Koplik spots are the peculiar spots present on the buccal mucosa and are considered to be a diagnostic/pathognomic feature of measles/rubeola in the pre-eruptive stage. The term Koplik spot derives its name Dr. Henry Koplik of New York, who described them in 1896.
The appearance of Koplik spots in the mucosa is usually one day before the onset of rash. They appear as bluish-white spots, slightly raised with a diameter of approximately 2 to 3 mm on an erythematous base on the buccal mucosa opposite the first molar. This characteristic appearance of Koplik spots is sometimes referred to as “grains of salt on a red background.” The bluish appearance is due to the collar of dilated veins around the submucosal gland duct, and the white portion is likely due to the destruction of cells of the glandular epithelium. Occasionally, they may also appear in other areas such as the soft palate, conjunctival fold, and vaginal or intestinal mucosa and usually persist for 2 or 3 days.
Reports indicate that Koplik spots appear in 60% to 70% of persons suffering from measles. The height of the eruption takes place when the skin eruption appears and starts spreading. As the skin rash progresses, the spot on the mucosa loses its characteristic appearance and becomes discrete, resulting in a diffuse red background that has numerous bluish-white specks randomly scattered on its surface. Ultimately, after a few days, the mucosa reverts to its normal appearance.
Differential diagnosis: This includes Fordyce granules (lack a bright red background), aphthous ulcers (painful and are less numerous), and parvovirus B19 infection.
Measles is among the leading causes of morbidity and mortality worldwide during childhood, particularly in developing countries. It is one of the most contagious diseases known that spreads through exposure to contaminated exposure or contact. The World Health Organisation has issued various vaccine strategies for the reduction of measles. But there is decreased coverage in some countries due to economic and political issues, and safety concerns about vaccines; this has lead to a sharp increase in the case of measles in these countries. Thus, early detection is a must and is a key to limit its spread. Koplik spots have not only a diagnostic significance, but also they are essential in controlling the outbreak of measles. If measles is diagnosed early via identification of Koplik spots, measures can be taken to limit the spread before they reach maximum infectivity. Thus, early identification dramatically aids in controlling this highly infectious disease by permitting prompt management and control measures for measles.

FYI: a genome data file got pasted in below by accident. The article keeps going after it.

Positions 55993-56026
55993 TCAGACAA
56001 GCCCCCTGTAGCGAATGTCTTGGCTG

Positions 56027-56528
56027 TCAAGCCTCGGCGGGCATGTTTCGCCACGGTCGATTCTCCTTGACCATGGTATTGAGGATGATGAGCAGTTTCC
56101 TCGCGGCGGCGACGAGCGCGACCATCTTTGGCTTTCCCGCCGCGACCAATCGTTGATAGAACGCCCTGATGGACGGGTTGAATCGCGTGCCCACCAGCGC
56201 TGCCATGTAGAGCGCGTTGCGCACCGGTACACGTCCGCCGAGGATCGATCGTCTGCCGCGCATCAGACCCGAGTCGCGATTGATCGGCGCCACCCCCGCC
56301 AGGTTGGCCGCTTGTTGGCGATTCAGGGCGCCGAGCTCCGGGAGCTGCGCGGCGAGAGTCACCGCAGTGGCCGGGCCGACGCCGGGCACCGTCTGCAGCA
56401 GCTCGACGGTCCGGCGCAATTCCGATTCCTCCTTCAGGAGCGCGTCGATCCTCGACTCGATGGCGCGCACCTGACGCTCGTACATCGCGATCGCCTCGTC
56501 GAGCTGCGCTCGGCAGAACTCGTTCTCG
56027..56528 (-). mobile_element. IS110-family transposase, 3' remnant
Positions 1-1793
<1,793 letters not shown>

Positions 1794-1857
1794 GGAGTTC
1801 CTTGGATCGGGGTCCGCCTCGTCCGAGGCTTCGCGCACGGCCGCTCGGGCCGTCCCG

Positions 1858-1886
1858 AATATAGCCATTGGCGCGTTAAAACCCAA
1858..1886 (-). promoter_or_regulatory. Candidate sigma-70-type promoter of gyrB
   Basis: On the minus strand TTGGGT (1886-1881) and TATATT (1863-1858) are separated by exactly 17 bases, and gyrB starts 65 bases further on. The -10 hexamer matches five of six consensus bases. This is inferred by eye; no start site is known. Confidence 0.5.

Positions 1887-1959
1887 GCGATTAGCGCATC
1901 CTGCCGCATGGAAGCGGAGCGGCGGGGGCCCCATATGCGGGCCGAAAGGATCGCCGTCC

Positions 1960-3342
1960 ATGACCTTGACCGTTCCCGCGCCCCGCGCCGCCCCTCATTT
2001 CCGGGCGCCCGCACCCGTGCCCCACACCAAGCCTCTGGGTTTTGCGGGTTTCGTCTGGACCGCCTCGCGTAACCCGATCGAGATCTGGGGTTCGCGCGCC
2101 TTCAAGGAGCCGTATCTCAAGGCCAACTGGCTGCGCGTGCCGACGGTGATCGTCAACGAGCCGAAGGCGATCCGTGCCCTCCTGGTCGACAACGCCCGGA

The nurse should be aware of the early symptoms of measles such as Koplik spots, procedures to be done if the presence of measles is confirmed and should know how to handle the patient. She should have a thorough knowledge of the disease and should be able to physically examine the child for symptoms of measles and assess the family’s hygiene practices to prevent the spread of the disease. The ability of the nurses to quickly assess the child with Koplik spots may save lives by decreasing the spread of this highly communicable disease (measles). Nurses should be aware of the current recommendations for vaccinations In a child suffering from measles, nurse intervention is necessary for proper skin care, eye care, and hydration. Also, some patients chose not to vaccinate their children. In such cases, nursing intervention is necessary as they can educate the parents on its consequences.
|||Tanaka M,Harada T, Koplik spots in measles. Postgraduate medical journal. 2019 Aug; [PubMed PMID: 31147397]|
|||Lefebvre N,Camuset G,Bui E,Christmann D,Hansmann Y, Koplik spots: a clinical sign with epidemiological implications for measles control. Dermatology (Basel, Switzerland). 2010; [PubMed PMID: 20110626]|
|||Brem J, Koplik spots for the record. An illustrated historical note. Clinical pediatrics. 1972 Mar; [PubMed PMID: 4553321]|
|||Suringa DW,Bank LJ,Ackerman AB, Role of measles virus in skin lesions and Koplik's spots. The New England journal of medicine. 1970 Nov 19; [PubMed PMID: 5474350]|
|||Conis E, Measles and the Modern History of Vaccination. Public health reports (Washington, D.C. : 1974). 2019 Mar/Apr; [PubMed PMID: 30763141]|
|||Provenzano S,Santangelo OE,Giordano D,Alagna E,Piazza D,Genovese D,Calamusa G,Firenze A, Predicting disease outbreaks: evaluating measles infection with Wikipedia Trends. Recenti progressi in medicina. 2019 Jun; [PubMed PMID: 31282485]|